Sue: Part 9, Self-Criticism

Today Sue and I touched on the topic of self-criticism again. She was able to see how “beating herself up” every time she made a mistake undercut her motivation and her sense of self-efficacy. We reiterated how important it is to become problem-solving oriented, instead. “Okay, I made a mistake. What can I learn from this for next time?” Unfortunately, Sue is not only critical of her eating, she’s generally highly critical of herself, in her work, at home, socially, and so on. Her standards for herself are just too high. Fortunately, though,  she doesn’t have the idea, “I have to be self-critical or I’ll let myself go.” (If she did, we’d have her try some experiments to see if that belief were true.)

For this week, Sue’s going to make a concerted effort to note her self-critical thoughts about her eating, her body, and exercise. That’s the first step. The next step will be learning how to respond to herself in a compassionate, problem-solving way. And we’ll continue to work together so she can learn how to set reasonable standards for herself.

Sue: Part 8

Sue is doing so well, but I wanted to prepare her for making mistakes.  We reviewed the concept that mistakes are normal, and that everyone makes mistakes from time to time.  While it’s impossible to avoid mistakes altogether, I explained to Sue that what she tells herself about her mistakes is crucial to success.

I explained to Sue that if she says to herself, “This is terrible. I can’t believe I ate that. I’m so weak. I thought I could do this [stick to a diet] but I can’t,”  she’ll feel demoralized and helpless and she’ll  be likely to abandon  her efforts. But if  she says, “Big deal, I’m human, I made a mistake, I’m going to get back on track this minute, and I’m going to give myself a LOT of credit for getting back on track,” she’ll  quickly recover and it will be NO BIG DEAL. Everyone makes mistakes, whether it’s ruining a nail you’re polishing or deviating from your eating plan. I helped Sue develop the attitude:  “I can recover from mistakes—AND LEARN FROM THEM.”

Sue: Part 7, Fear of Losing Control

Sue is still afraid that if she eats something wrong, she’ll lose control and not be able to get back in control. We had the following discussion:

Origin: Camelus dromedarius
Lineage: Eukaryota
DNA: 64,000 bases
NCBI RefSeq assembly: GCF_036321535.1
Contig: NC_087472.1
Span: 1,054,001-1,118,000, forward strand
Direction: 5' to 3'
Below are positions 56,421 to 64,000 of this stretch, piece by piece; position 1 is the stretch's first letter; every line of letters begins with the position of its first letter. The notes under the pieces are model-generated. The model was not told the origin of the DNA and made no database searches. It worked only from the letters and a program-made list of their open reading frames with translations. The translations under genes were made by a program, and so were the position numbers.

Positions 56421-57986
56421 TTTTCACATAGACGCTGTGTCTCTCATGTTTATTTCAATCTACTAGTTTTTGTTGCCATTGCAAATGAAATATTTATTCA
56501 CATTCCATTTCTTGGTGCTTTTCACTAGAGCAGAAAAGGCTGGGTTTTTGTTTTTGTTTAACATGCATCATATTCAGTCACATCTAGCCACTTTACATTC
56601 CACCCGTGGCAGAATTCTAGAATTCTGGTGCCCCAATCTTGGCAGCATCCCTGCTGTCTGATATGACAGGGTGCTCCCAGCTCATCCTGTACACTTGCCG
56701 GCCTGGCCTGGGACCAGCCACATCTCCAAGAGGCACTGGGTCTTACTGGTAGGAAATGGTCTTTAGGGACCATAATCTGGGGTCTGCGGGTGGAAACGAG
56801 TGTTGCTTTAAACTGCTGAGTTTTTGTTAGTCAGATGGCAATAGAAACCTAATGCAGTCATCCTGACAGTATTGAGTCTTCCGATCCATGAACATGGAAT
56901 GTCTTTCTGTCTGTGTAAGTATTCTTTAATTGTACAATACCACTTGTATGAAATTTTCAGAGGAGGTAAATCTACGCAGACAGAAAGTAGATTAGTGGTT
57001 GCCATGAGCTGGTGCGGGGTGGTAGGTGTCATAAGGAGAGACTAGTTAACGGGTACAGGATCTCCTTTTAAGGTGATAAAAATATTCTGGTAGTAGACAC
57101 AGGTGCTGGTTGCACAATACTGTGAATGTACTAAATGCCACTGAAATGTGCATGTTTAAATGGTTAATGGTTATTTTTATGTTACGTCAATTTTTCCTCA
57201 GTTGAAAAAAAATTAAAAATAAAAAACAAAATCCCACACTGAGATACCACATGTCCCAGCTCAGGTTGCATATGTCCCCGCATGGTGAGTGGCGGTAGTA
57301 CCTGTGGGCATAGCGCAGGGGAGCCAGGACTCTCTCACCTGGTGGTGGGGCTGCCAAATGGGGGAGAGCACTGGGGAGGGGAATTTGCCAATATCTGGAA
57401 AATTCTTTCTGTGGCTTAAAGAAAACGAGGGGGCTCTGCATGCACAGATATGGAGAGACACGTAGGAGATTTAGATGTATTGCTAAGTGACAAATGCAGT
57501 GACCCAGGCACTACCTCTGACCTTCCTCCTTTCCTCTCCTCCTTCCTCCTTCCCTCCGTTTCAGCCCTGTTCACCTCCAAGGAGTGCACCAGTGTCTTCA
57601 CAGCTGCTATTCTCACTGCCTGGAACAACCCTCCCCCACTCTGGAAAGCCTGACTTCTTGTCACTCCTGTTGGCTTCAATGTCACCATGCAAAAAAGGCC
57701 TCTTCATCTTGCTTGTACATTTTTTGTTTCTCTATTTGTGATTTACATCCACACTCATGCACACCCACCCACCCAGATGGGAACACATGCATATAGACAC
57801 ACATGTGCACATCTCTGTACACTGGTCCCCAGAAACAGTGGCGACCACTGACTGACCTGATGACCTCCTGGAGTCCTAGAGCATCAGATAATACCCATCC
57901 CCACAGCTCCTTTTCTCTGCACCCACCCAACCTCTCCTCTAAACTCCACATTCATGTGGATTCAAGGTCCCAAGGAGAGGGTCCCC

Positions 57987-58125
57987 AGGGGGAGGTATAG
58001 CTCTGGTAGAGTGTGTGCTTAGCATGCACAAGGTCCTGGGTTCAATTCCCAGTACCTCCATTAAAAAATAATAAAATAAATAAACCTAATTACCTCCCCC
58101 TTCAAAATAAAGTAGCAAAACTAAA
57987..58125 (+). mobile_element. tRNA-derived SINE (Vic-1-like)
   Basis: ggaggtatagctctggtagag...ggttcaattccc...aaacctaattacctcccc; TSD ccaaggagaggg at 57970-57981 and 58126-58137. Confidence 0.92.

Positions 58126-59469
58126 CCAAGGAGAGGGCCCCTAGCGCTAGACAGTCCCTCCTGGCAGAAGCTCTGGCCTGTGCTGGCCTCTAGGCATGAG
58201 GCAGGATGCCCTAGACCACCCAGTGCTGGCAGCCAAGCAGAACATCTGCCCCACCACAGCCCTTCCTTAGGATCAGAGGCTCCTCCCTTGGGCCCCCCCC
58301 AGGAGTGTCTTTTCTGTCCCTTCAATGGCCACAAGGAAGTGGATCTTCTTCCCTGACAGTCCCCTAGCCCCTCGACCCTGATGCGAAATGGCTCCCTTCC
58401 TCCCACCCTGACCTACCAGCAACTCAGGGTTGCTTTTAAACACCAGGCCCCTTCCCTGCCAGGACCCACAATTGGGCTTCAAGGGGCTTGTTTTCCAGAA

Sue: I’m just afraid that one false step will be the beginning of the end.

Dr. Beck: How many times in the past few months have you taken a false step?

Sue: A fair number, I guess.

Dr. Beck: And how many times did you start on the path of serious weight gain?

Sue: Never.

Dr. Beck: And why is that?

Sue: Well, it’s because I’m learning to see something as an isolated mistake. I’m learning how to get back on track right away. I’m still motivating myself by reading my list of reasons to lose weight. And other stuff.

Dr. Beck: That’s exactly right. It’s because you now know exactly what to do when you stray, and you know how to get yourself to do it.

Sue and I agreed that she needed to keep track of all the instances in which making one mistake did NOT lead to her losing control. We also agreed that this month, Sue would reread The Beck Diet Solution. She plans to take notes in the margins about what she can do if there ever does come a time when she starts to gain weight back.

This exercise will serve as a good reminder for Sue that all the skills she needs to stay on track are there in black and white, for her whole life. I think this will also provide her with a good measure of relief.

Sue: Part 6, Perseverance

Sue and I were talking about times in the past when she had started to gain weight. It appeared as though each time started with a small weight gain; then she started thinking that dieting was too hard, then she abandoned her plan.

I wanted to prepare Sue in case this same kind of thing happens in the future. I asked her whether there was anything else in her life that had been very difficult, but that she had managed to push through anyway. She gave me a perfect analogy:

Sue explained that several years ago she was headed toward being a professional singer. But she had a teacher who taught her incorrectly, and Sue actually damaged her vocal cords. Singing became very difficult and she thought about abandoning it. But she didn’t. She persevered. Eventually she found a really good teacher, who taught her very important lessons. Sue returned to practicing very hard, and was able to achieve a good measure of success as a singer.

Now Sue is going to create a Response Card to remind herself that she had the necessary perseverance and the right tools to reach her goal of becoming a singer—and this same perseverance, coupled with the tools she was learning from The Beck Diet Solution, will allow her to reach her goal of maintaining her weight loss.